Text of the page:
The parasite that causes malaria - known as plasmodium - is carried through blood by mosquito bites, and in parts of the world where mosquitoes thrive, millions are infected, most of them by early childhood. Once in the bloodstream, plasmodium invades liver and red blood cells and makes more copies of itself. Eventually, as red cells break and free plasmodium to infect other cells, and as the body's immune system works to kill infected cells, the total number of red blood cells drops, causing anemia.
But not everyone infected with malaria develops severe, lethal anemia. And there are cases where patients who have been cured of infection still develop severe anemia.
This report provides the rationale for a simple, genetic test to sort out which children may be most susceptible to this lethal complication of malarial infection and to identify treatments targeted to them especially, the study's authors suggest.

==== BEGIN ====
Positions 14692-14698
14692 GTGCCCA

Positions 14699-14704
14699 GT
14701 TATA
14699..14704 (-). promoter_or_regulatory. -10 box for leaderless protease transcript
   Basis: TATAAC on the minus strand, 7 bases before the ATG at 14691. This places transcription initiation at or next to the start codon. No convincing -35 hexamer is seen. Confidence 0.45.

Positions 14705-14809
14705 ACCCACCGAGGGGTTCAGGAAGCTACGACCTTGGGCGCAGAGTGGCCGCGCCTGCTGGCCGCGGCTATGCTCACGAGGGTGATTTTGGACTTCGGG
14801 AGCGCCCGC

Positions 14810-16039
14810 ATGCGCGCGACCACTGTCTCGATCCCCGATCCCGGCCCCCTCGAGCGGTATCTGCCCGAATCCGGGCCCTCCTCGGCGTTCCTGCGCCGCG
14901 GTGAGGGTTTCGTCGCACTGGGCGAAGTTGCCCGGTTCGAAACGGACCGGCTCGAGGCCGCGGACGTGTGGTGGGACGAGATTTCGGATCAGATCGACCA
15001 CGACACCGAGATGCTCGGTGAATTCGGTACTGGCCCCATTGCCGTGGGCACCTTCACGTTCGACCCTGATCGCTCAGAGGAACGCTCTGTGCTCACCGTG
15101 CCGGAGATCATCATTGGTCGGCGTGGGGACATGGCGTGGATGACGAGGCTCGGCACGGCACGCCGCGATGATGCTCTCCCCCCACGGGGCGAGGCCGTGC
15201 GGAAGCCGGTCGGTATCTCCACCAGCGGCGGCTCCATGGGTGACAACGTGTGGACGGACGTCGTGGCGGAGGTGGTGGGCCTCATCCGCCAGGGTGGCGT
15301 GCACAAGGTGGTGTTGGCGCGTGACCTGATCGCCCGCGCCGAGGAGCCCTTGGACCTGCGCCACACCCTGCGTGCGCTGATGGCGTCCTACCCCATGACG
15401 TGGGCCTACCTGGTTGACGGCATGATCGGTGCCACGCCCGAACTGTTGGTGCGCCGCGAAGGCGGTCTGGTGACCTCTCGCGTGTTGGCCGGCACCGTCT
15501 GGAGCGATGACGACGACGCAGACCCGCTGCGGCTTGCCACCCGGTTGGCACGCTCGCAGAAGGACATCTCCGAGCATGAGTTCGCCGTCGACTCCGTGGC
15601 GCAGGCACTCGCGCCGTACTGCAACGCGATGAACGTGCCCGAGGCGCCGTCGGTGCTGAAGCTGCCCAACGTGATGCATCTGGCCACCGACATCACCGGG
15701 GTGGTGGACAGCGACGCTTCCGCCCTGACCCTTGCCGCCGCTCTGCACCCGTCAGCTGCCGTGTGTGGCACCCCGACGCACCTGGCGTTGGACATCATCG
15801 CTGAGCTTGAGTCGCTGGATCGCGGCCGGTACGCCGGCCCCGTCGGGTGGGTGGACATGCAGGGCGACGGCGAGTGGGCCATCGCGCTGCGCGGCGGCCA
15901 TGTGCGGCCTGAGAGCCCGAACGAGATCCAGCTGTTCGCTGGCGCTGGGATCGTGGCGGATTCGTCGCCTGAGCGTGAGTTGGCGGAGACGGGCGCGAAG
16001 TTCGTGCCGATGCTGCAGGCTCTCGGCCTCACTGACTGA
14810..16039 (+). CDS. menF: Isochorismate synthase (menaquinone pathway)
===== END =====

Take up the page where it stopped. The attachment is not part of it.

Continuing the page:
"This is important because in places where malaria is endemic, drug treatment resources are scarce," says the study's primary author, Michael A. McDevitt, M.D., Ph.D., an assistant professor of medicine and hematology at the Johns Hopkins School of Medicine.
"There are many difficulties with blood transfusion safety and access in Africa, especially in rural areas where most of the malaria-related deaths occur," says McDevitt. "That led us to search for a better way to identify those most at risk and a better way to treat the disease," he says.
Source:Johns Hopkins Medical Institutions